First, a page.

The transition from high school to college is already a daunting task for American students, but Chinese students face a greater challenge after moving away from family, friends and their native language to a new country.
As Ithaca College expands its recruitment efforts in China, there is a rising number of students from China here on campus. Like other international students, Chinese students experience a change in food, culture and language more drastic than American students face. However, the difficulty of the change does not deter Chinese students from coming to the college and the country.
According to the Office of Institutional Research, there has been a steady increase in the number of the Chinese students enrolled at the college in the last five years. In Fall 2008, there were three Chinese students enrolled full time, and in Fall 2012, 10 Chinese students were enrolled full time. This follows a national trend of increase in the number of Chinese students in American colleges. At 194,029 students, the number of Chinese students has nearly tripled since five years ago, according to the Institute of International Education.
Junior Mei Shanshan said she always dreamed of coming to America to study. Mei said she applied to Ithaca College, despite never having heard of it before, because it offered the most financial aid compared to other prospective colleges.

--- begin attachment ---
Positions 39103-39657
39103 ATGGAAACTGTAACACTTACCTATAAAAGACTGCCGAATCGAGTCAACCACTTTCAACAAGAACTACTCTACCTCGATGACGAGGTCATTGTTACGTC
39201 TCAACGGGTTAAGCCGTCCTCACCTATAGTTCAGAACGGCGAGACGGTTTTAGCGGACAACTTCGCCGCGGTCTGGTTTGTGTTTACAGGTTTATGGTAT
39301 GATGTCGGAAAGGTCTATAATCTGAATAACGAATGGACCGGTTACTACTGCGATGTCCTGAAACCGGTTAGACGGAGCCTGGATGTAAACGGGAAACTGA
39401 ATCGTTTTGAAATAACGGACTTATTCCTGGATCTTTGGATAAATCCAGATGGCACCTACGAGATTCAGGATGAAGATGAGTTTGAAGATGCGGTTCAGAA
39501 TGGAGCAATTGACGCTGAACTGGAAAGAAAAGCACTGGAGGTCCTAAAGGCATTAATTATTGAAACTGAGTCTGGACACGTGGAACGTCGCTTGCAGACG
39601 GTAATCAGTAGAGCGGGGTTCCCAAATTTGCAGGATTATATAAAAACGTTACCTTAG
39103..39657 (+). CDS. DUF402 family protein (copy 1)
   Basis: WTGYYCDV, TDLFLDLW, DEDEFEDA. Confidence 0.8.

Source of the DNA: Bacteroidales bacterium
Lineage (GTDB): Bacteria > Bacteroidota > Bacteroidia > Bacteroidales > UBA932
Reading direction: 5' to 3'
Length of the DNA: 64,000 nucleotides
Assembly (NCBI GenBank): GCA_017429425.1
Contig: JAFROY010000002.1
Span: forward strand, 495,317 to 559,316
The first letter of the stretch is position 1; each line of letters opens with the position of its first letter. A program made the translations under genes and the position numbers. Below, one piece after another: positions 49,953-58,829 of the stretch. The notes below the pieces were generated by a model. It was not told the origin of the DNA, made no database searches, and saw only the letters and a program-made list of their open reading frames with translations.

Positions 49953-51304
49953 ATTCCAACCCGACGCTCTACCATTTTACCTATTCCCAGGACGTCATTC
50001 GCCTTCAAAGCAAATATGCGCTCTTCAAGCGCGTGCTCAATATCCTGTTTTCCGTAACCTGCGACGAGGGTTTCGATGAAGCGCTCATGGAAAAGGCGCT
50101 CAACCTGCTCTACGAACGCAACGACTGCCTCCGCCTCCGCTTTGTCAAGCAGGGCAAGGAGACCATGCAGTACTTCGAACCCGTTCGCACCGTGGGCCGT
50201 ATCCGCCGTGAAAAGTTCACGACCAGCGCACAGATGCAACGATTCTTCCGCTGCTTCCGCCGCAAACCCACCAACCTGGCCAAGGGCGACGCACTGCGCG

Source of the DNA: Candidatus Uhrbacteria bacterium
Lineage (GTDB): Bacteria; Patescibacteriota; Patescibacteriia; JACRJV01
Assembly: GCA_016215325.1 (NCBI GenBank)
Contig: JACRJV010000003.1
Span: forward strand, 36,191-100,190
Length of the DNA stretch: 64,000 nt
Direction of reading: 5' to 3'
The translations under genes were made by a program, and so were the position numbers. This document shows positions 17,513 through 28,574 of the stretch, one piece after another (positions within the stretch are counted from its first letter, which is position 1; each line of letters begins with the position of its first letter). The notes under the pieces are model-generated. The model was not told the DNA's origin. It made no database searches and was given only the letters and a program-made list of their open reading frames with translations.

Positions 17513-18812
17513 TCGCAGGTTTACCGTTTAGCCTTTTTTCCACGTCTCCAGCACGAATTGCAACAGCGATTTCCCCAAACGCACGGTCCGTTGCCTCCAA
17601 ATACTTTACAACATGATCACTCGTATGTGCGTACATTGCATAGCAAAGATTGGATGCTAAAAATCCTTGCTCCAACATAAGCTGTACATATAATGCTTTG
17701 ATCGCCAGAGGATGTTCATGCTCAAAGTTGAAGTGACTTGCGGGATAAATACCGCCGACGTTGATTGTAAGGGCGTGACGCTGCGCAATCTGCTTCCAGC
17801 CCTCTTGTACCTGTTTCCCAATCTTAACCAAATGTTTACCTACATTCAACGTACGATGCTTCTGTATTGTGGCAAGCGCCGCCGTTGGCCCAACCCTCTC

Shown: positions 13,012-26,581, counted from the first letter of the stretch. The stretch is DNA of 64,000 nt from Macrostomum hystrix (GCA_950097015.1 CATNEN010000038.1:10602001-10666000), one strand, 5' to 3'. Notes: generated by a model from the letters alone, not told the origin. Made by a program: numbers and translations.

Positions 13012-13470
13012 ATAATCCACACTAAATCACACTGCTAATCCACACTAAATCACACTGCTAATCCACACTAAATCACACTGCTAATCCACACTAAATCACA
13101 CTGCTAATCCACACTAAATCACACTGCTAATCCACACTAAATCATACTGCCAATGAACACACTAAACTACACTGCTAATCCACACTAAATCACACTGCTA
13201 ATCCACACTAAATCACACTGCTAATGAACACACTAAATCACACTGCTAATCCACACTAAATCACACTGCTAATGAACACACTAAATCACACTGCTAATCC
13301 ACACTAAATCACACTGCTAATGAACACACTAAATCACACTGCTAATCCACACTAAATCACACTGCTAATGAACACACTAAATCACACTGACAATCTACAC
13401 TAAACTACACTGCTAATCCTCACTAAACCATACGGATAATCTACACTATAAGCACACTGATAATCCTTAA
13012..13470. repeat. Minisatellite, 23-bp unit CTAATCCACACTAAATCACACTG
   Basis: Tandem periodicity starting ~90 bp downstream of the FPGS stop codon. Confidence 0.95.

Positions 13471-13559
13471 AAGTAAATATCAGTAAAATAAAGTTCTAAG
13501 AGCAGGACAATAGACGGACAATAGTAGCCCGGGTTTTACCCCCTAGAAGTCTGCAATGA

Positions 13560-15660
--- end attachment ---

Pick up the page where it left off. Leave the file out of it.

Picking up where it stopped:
“I went to Chinese college for a year, and I was majoring in English at the time, and then I quit the college because I just think that wasn’t interesting enough for me,” Mei said.
Junior Kelly Zhang, president of the new Chinese Students and Scholars Association, said she is getting an education in America she wouldn’t be able to get in China.
“American students here are really nice, and professors are extremely friendly and attentive to my needs,” Zhang said. “It is a small school and that’s really important to me. It means I have more opportunities to develop professionally within my major.”
The college has been expanding its recruitment operations in China for the last three years. Thomas Kline, director of music admissions and preparatory programs, said he and other faculty held 420 auditions in Mainland China, 220 of which were in Beijing, over the course of four weeks last summer. Kline said the college is seeking out international students who are interested in American teaching methods, which may differ from those in other countries.
“It’s a different educational process,” Kline said. “Personal expression and personal ideas are stressed more over here than in Asia, I’ve found. Many times, students are looking for a different way of thinking about education. It broadens their horizons, just like study abroad broadens our students’ horizons.”
Freshman Liu Gengshu had learned about Ithaca College’s music program ahead of time. He auditioned at the college’s recruitment fair in Beijing in 2011 and was accepted later that year.
“It wasn’t that hard of a choice to make, as I got pretty good financial aid,” Liu said.
Mei said the reality of American college life was harsher than what she expected before she came to the college. Communication was her biggest obstacle at first, she said.